On the 1973 pilot, the Wheel's top dollar amount was $500 for the first two rounds, then $1,000 for each round afterward. Also on the Wheel were $0 spaces which kept the contestant's turn (however rewarded no money for a correct consonant) and "Your Own Clue", which allowed the contestant to pick up the nearby telephone and hear a clue as to the puzzle's solution; the clues got more specific for that contestant only on subsequent landings – other contestants landing on it for the first time got the first clue.


On the 1974 pilots, the top dollar values on the Wheel were raised to $500 in Round One, $750 in Round Two, and $1,000 for each Round thereafter with the lowest amount on the Wheel being $50. The $0 and "Your Own Clue" spaces were eliminated, and the black "Bankrupt" and red "Buy A Vowel" spaces were added.

"Buy A Vowel" required the spinner to buy one of the five vowels if he/she had enough money accumulated; if the player did not have at least $250, or there were no vowels remaining, he/she lost their turn. This proved to be too complex and penalizing for regular gameplay and the space was removed shortly after the series began in favor of giving contestants the ability to buy a vowel for $250 at any time; until this change, buying vowels at any time was not possible.

By June 7, 1976 the top amounts changed to $1,000 in Round Two and $1,500 for Round Three and beyond, with $100 the minimum value. By December 31, 1979 the top amounts were increased to $750, $1,000, and $2,000, remaining such until the end of the first NBC run.Template:Fact

1980's

In 1986, the $175 space in Round One was increased to $500. Also on September 15, 1986 a "Jackpot" wedge, which began at $1,000 and increased by that amount each day until won, was introduced for play in Round Three each day. If a player landed on Jackpot, they could collect the wedge from the Wheel. If the player avoided Bankrupt for the rest of the round and solved the puzzle, the player won the amount of money in the Jackpot. It lasted on the daytime version until September 16, 1988.

1989-1991

After the move to CBS and the introduction of the all-cash format, the vast majority of the spaces on the wheel had their values cut from the shopping version – most by half – making them an even smaller fraction of the analogous values on the nighttime show. The top values on the wheel were $500 for the first two rounds, $1,000 for Round Three, and $1,250 for Rounds Four and beyond. Prize wedges similar in appearance to those on the nighttime show but smaller in value were introduced, beginning with a trip to Lake Tahoe valued at $916.

In the first few weeks of the CBS version, $50 and $75 spaces briefly appeared on the wheel; beginning with the second episode they were given diamonds (see below-right), but by January 4, 1990 those two amounts were eliminated and other spaces were raised in value along with the main-game prizes. By the time of the last CBS episode in 1991, the prizes were usually worth around $2,000-$4,000. However, payouts still paled in comparison to those offered on the nighttime show.

To compensate, the price of vowels was decreased to $200 when the CBS series began, then to $100 at some point after January 4, 1990. The bonus prizes offered on the all-cash daytime version were considerably smaller as well, with a $5,000 cash prize instead of $25,000 and cars in the $10,000-$15,000 range instead of the more expensive prizes frequently offered on the nighttime show.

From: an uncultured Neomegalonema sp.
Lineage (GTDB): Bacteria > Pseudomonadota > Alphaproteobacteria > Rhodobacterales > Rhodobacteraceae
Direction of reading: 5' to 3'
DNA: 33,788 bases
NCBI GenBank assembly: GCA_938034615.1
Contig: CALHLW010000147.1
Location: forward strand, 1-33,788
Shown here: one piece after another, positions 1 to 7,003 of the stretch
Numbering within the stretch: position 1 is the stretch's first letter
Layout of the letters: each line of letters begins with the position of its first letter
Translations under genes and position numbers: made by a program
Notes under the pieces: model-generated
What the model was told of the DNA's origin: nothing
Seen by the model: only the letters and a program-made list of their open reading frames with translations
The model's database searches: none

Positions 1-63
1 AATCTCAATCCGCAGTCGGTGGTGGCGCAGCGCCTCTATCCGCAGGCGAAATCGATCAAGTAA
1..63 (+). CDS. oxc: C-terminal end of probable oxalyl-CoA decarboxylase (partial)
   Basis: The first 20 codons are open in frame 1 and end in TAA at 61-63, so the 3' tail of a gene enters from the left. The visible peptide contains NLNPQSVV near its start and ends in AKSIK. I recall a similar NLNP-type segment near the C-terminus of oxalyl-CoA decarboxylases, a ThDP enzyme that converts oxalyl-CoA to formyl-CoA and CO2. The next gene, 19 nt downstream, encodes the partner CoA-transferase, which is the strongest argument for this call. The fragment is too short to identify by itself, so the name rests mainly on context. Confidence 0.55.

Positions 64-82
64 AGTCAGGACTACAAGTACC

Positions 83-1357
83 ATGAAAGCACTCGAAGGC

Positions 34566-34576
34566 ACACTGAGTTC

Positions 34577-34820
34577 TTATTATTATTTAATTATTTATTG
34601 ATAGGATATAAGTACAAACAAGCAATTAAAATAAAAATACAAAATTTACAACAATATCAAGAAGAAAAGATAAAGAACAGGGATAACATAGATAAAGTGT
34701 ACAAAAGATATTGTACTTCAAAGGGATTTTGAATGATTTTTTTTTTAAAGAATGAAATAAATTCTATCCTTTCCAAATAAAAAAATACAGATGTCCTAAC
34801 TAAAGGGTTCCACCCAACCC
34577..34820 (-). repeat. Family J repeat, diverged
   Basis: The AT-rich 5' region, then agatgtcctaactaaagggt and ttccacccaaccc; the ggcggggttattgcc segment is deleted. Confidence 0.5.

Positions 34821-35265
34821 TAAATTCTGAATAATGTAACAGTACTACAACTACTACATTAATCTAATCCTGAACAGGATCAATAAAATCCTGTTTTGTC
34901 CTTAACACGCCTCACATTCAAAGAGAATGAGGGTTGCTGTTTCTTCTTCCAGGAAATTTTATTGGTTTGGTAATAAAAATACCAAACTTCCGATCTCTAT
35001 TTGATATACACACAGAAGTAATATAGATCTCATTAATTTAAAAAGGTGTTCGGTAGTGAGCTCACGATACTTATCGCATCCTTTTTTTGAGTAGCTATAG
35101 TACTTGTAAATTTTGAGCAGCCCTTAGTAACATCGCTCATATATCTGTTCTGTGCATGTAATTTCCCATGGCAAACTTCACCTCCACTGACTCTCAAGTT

The tan "Free Spin" wedge was replaced with a single Free Spin marker placed on various dollar amounts by October 1989; prior to this, a player who landed on the space received a Free Spin token and the same options they had prior to their spin. The "Bankrupt" and yellow "Lose A Turn" spaces went unchanged until the end of the daytime series in 1991.

Overall, a player on the revamped daytime Wheel could win only 20%-25% as much as an equally lucky and skillful nighttime contestant.

Bonus round

1973 pilot

The series' original pilot (see below) had a bonus round called "Shopper's Special", in which the contestant would play for the prize they had selected before the show, with the bonus puzzle spelling out that prize. Any vowels in the puzzle would be revealed first, after which the contestant had 30 seconds to call out consonants; correct ones were revealed in the puzzle where needed.

1975-1976 hour-long episodes

The show tinkered with a bonus round format for seven weeks from December 1, 1975 to January 16, 1976 while it was one hour long in competition with The Price is Right. The winner of the show was asked to choose one of four different puzzles: easy, medium, hard and difficult. After being shown the chosen puzzle, the contestant was asked to specify four consonants and a vowel. Those letters were revealed as they appeared in the puzzle and the contestant was given 15 seconds to solve the puzzle.

If he or she was successful, the contestant won a prize based on the chosen difficulty. For example, the prize for an easy puzzle might be a $1,000 television-stereo console, while a difficult puzzle would provide the show's grand prize, such as a $13,000 automobile. The prizes varied widely between episodes.

1978 Star Bonus

The "Star Bonus" round was played for a time in April 1978 and allowed a second- or third-place contestant to become champion by solving a Bonus Round-type puzzle.

A special "Star Bonus" disc was placed on the Wheel (see right), which allowed anyone who claimed it to play the Bonus Round if he or she was not the top-winning contestant that day. The contestant had to play for a prize that was worth more than the difference between their winnings and those of the first-place contestant; as with the Bonus Round from the hour-long episodes, the prize's value corresponded with the puzzle's difficulty. The contestant was asked to pick four consonants and one vowel, then was given 15 seconds to attempt to solve the puzzle.